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Drinking Away Your Progress

Drinking Feature

Who doesn’t want to drip colorful beverages while slam dunking from 15 feet out? Sure, sports drinks have their place (in sports) but if you’re guzzling Gatorade, or something similar, in the gym, you may just be drinking away your progress.

By Robert Fure

If you’re heading to the gym frequently, odds are you want to be bigger, faster, or smaller and stronger. When trying to gain weight, you need to up your caloric consumption, so knock yourself out with the sports drinks. However, if you want to cut some weight down, drinking energizing drinks during your workout may be wiping out some of the progress you’d otherwise be making.

To understand why, we first must understand what’s happening when you work out to lose weight. Your body runs on calories, whether they come from food or liquids. When your stomach breaks all this stuff down, it converts it into glycogen, which could be considered your fuel reserves. When you start working out, your body first depletes these reserves. Then, with nothing else to burn, your body switches over to fat cells as food. That’s the goal. Now, in the middle of a workout, when the glycogen is gone and your body wants to burn fat, if you pop open a bottle of Gatorade (depending on the size you’re going to drink between 125 and 400 calories) and flood the system, you give your body two options – work to break down the fat for fuel or just grab all that newly acquired and easily expendable fuel.

Imagine your body as a locomotive. You’ve got a wood furnace full and burning. You want to throw all the wood behind you in there to lighten the load. As you’re chugging along and its time to throw some wood on the fire, instead of taking from the pile behind you, you cut down trees along the way and toss them in. Does the pile of lumber behind you ever get any smaller? Nope. That’s what’s happening in your body when you consume calories during your workout – you ignore the fat deposits and use the immediately available calories for food. Drinking 250 calories during your workout cancels out the number of calories you would have burned in 30-40 minutes of aerobic activity. All that time spent sweating to the oldies and you’ve got nothing to show for it on the scales.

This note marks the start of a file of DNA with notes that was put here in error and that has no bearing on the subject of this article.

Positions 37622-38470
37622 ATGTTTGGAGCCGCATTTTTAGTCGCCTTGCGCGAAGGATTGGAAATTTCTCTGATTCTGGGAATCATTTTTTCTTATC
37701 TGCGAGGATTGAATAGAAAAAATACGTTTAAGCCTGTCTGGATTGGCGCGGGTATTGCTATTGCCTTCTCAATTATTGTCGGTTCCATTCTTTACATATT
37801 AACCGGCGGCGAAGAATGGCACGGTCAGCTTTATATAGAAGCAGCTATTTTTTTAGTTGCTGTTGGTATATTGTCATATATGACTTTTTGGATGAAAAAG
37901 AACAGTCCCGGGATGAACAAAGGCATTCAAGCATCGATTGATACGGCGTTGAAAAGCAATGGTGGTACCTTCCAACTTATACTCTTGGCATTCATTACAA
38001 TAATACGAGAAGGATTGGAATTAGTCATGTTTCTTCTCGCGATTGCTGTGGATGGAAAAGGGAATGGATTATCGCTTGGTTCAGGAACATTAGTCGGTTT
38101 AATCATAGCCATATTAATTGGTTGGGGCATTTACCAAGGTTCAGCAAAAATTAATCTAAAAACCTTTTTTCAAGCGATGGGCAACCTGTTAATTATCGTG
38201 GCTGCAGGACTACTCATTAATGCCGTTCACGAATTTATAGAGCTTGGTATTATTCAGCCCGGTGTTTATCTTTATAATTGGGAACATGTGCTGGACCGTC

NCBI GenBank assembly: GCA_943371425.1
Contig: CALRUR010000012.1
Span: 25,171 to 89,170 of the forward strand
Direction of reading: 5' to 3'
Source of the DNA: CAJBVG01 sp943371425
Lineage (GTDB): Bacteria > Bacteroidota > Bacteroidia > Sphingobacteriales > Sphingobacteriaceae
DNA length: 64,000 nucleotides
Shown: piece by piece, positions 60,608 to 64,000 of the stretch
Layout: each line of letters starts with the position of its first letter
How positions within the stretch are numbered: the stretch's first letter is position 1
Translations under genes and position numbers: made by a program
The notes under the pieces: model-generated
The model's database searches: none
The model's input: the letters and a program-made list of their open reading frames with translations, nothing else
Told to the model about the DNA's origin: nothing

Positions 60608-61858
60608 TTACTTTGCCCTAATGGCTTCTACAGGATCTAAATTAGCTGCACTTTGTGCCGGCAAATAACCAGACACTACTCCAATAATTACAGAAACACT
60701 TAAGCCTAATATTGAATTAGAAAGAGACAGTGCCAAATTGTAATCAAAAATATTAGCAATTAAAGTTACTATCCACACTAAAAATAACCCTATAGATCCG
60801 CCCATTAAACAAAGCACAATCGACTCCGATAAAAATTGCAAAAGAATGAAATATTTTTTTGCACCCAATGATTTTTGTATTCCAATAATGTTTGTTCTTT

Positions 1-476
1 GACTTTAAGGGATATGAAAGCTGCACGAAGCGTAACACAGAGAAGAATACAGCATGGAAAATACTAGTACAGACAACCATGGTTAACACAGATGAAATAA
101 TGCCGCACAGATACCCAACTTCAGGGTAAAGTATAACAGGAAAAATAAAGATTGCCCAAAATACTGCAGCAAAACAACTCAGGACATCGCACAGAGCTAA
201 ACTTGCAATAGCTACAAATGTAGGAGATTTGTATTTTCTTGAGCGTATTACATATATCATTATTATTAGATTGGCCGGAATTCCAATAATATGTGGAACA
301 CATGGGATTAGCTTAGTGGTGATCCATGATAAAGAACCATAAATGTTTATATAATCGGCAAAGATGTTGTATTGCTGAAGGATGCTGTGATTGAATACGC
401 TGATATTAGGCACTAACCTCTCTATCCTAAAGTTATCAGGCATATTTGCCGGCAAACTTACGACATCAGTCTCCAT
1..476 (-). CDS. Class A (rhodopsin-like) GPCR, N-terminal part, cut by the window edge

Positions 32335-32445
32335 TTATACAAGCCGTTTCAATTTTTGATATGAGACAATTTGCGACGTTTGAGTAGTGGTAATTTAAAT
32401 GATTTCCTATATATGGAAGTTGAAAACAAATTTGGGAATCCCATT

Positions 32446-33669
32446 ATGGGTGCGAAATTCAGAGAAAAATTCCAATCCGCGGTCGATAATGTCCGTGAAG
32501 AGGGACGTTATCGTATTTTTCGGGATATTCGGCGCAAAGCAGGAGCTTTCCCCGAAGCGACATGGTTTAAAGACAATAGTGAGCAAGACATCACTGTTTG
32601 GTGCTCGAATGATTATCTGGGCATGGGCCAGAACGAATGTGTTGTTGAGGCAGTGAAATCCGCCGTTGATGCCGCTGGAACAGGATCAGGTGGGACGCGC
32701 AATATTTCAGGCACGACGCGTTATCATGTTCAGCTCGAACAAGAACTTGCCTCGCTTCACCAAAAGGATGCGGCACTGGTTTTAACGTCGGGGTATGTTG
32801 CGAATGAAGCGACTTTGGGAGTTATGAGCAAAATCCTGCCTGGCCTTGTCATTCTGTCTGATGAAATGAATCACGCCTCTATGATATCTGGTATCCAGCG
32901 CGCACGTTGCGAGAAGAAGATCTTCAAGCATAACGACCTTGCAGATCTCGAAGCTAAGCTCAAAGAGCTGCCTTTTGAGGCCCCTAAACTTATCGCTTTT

In general, you should avoid calorie filled fruit waters, sports drinks, or anything that is going to put calories into your body while you’re working out, for optimal results. There really is no need for these kinds of beverages on your weight loss diet, though if you choose to drink them, count those calories in your daily diet. Like I mentioned, if you’re trying to gain weight, or want to help maintain hydration and performance during athletic activity, these drinks are ok. Water is often your best bet in any case and to burn the most fat during a workout, go in on an empty stomach and keep working out on an empty stomach.

 
  • Adam

    Sorry Bob, but some of the facts you stated just aren’t true. What’s most important to losing weight is remaining in a calorie deficit throughout the day (you burn more than you eat). Caloric intake during your workout isn’t going to change whether or not you gain/lose weight. Drinking sports drinks are actually very important during intense workouts, as your body is losing those all important electrolytes that water just can’t replace. A side effect of losing electrolytes without replacing them (via Gatorade, etc) is becoming tired, losing focus, and other, more severe, side effects such as feeling dizzy and even nauseous. We wouldn’t want that, would we?

  • Robert

    No Adam, we wouldn’t want that. And while I agree that one of the most important things in the weight loss process is a caloric deficit, you shouldn’t ignore the science of your body and how it processes calories. Drinking something like gatorade adds calories to your diet, which must be accounted for – denying you 250 calories of food, which could be 63 calories of protein you’re missing out on.

    Also, if you’re working out long enough that you’re seriously depleting your body of electrolytes, you’re probably working out too long, potentially cannibalizing muscle during the workout. Sports drinks were invented to help people who exercised strenuously for upwards of 3 hours – a training session in the gym should be under half of that time.

    My original point, that providing your body with easily accessible calories while working out prevents the body from burning fat for fuel, is still an extremely valid one. Having a 200 calorie deficit is good, but disrupting your fat stores during exercise is far better. The November 2008 issue of Muscle & Fitness supports this view (on pg. 54).

    Thanks for reading and stimulating conversation!

  • fikco

    After each run around my park I would guzzle down gatorade in order to replace the elctrolytes. I guess that’s a wrong move. As my idea was to go on cardio to become smaller sized. Thanks Robert.

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